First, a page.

In ancient times, parents didn’t have the luxury of a Walgreens or Rite Aid to run to when their child was teething. Instead, they were left with some pretty brutal remedies – from using hot stones on baby’s gums and rubbing peppermint oil in their eyes to dunking them into a cold bath and even hanging them by their feet!
Once upon a time, misinformation about teething was rife. In fact, in ye olden days, teething issues were thought to be one of the leading causes of death in babies.
Once upon a tooth
This misconception was so widespread that in 1842 ‘teething’ was the registered cause of death for just under 5 percent of infants who died in London aged younger than one year old, and 7 percent of those aged between one and three years. Gosh only knows what the real cause of death was for all those poor poppets.
Teething has been top of mind for parents for literally thousands of years and, as these misattributed London baby deaths show, it’s been chronically misunderstood for thousands of years as well.
Primitive teething ‘remedies’ included all sorts of horrible things. We’re talking treatments like blistering and bleeding of the gums, or placing leeches on the feet, or where teeth were thought to be emerging.
Teething has been debated and agonized over since mankind’s very, VERY early days. According to a Nature-published paper, “there are references to teething difficulties in the Homeric hymns from around 1200 BC and in the prayers of early Indian literature around 1000 BC.”
Blame it on the teething
By the 300s Hippocrates was attributing all sorts of ills to teething. He said: “Teething children suffer from itching of the gums, fevers, convulsions and diarrhea, especially when they cut their eye teeth and when they are very corpulent and costive” (from 25th Aphorism, 3rd book).
It’s fair to say that he might have contributed generously to the whole teething chain-of-misinformation thing.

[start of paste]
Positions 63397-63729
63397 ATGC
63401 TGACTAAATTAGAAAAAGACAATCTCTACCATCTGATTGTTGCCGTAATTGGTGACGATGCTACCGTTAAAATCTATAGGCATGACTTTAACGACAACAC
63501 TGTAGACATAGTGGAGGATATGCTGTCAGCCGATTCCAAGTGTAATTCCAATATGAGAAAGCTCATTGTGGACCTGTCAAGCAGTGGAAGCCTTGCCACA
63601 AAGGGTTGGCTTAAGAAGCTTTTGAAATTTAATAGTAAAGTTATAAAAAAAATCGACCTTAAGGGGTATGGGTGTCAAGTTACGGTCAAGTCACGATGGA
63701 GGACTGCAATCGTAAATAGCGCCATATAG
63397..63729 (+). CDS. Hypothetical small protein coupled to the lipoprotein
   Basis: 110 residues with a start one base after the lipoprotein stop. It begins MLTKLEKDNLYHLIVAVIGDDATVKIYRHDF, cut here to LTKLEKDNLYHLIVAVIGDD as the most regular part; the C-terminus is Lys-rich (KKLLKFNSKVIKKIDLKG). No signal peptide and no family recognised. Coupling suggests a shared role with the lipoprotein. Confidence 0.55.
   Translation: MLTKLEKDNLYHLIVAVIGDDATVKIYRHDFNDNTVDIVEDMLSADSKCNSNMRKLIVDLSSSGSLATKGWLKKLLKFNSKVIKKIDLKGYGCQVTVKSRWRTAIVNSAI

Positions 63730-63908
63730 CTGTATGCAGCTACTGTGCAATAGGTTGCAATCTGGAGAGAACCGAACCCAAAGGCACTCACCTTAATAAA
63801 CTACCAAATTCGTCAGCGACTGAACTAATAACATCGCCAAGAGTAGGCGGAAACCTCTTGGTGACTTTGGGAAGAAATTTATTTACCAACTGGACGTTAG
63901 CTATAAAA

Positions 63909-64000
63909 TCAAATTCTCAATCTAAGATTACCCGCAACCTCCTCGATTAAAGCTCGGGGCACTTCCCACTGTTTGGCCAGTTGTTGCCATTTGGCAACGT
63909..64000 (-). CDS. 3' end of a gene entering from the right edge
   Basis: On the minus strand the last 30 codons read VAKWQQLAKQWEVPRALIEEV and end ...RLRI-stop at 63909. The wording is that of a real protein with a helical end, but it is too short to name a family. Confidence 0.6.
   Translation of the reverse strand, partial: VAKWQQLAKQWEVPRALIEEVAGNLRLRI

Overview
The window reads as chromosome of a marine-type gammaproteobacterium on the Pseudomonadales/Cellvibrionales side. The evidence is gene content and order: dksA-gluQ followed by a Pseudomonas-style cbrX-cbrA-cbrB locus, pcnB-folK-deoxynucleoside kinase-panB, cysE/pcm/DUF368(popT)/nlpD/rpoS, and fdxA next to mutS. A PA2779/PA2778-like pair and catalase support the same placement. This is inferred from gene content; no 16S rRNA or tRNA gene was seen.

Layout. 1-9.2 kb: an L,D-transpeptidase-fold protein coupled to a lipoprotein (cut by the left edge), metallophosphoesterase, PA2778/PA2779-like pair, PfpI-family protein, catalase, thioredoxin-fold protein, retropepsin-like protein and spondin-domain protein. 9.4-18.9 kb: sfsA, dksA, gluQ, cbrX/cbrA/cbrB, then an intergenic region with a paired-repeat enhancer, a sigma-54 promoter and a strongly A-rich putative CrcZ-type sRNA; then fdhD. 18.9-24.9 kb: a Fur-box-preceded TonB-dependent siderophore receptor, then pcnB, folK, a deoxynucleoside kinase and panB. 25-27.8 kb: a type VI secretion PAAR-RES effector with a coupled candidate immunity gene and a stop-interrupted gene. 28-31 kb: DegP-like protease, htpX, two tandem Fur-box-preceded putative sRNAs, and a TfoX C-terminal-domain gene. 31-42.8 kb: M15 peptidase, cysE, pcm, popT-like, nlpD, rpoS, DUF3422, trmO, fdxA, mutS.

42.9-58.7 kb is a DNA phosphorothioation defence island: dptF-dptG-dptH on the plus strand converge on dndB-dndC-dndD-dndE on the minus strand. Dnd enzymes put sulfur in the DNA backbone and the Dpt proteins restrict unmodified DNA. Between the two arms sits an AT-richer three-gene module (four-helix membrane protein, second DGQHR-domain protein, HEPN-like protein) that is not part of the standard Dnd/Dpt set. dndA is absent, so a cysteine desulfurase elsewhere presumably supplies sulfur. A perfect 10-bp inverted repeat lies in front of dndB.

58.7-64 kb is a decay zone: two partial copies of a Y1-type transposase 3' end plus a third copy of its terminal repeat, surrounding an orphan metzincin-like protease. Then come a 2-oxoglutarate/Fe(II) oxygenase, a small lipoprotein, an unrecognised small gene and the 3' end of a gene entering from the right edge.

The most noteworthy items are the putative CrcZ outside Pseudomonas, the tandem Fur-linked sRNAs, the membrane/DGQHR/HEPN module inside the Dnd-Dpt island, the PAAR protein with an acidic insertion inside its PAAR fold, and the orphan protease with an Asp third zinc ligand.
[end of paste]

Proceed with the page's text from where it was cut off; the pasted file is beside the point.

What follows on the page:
Rabbit and pigs’ brains were another favorite gum soother. Shudder. In a piece on the history of teething published in Nature, MP Ashley writes:
“There is a recorded cure from the fourth century AD, “If they are in pain, smear the gums with dog’s milk or hare’s brain; this works also if eaten. But if a tooth is coming through with difficulty, smear Cyperus with butter and oil-of-lilies over the part where it is erupting”. (Cyperus is a type of plant.)
It’s not just the Europeans who fancy rubbing gums with not very delicious things. In American folklore, it’s suggested that babies will be soothed by rubbing a minnow (a tiny fish) where teeth are sprouting.
In the 1500s
The French surgeon Ambroise Paré introduced the abhorrent approach of lancing babies’ gums, believing that teeth that were slow to emerge needed a clear pathway.
Thankfully lancing – literally cutting open the gums to expose the teeth – was abandoned, but not until the 1930s.
The poor babies! Sob.
In the 1800s
By the 1800s parents were also drugging their babies to help ease their teething woes. There were lots of different preparations on the market which promised to “give rest to yourselves and relief and health to your babies”.
Unfortunately, this was because they contained varying quantities of morphine and alcohol.
Next came teething powders, which were laced with a form of mercury called calomel. This resulted in babies getting even sicker. Because of POISON.
Ancient teething toys
Honestly, no wonder we think of teething as a terrible time. It was a time when babies were historically mistreated in the name of these supposed ‘teething remedies.
Of course, teething treatments were not the only approach to easing the emergence of baby teeth. Teething toys have been around for centuries as well. Sometimes babies were given semi-precious stones, wolves’ teeth, snakes’ teeth, woodlice, donkey hair, plant roots, bone, ivory, or coral either mounted on a silver handle or worn as an amulet around their neck or waist. This was thought to offer a kind of magical relief for teething bubs.
This is all any parent wants when their baby is stroppy, really. Perhaps we should all be adorning our tots with belts of coral or animal teeth?! I think we’ll draw the line at a viper’s vertebrae necklace though.
Ancient teething remedies were as bonkers as they were brutal. Ancient baby teething remedies included blistering and bleeding of the gums, or placing leeches on the feet, or where teeth were thought to be emerging. Thankfully lancing was abandoned in the 1930s but not until then.
Ancient babies didn’t have it any easier with their semi-precious stones, wolves’ teeth, snakes’ teeth (or vipers), woodlice, donkey hair plant roots bone/ivory/coral either mounted on a silver handle or worn around their neck for magical relief!
This is all any parent wants when their baby is stroppy – restful sleep without pain from inflamed gums because that’s all any parent wants. Ancient teething toys included semi-precious stones, wolves’ teeth, snakes’ teeth (or vipers), woodlice, donkey hair plant roots bone/ivory/coral either mounted on a silver handle or worn around their neck for magical relief! Ancient baby teething remedies were as bonkers as they were brutal.